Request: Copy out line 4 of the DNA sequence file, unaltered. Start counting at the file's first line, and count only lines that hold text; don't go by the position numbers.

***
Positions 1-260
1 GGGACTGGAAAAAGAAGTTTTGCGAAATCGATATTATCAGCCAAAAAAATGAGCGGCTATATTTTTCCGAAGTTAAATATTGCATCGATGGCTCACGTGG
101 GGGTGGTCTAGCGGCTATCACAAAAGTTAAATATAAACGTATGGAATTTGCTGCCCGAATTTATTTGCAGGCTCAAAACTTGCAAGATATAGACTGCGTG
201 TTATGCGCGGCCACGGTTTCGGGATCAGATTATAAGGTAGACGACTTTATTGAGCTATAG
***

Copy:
201 TTATGCGCGGCCACGGTTTCGGGATCAGATTATAAGGTAGACGACTTTATTGAGCTATAG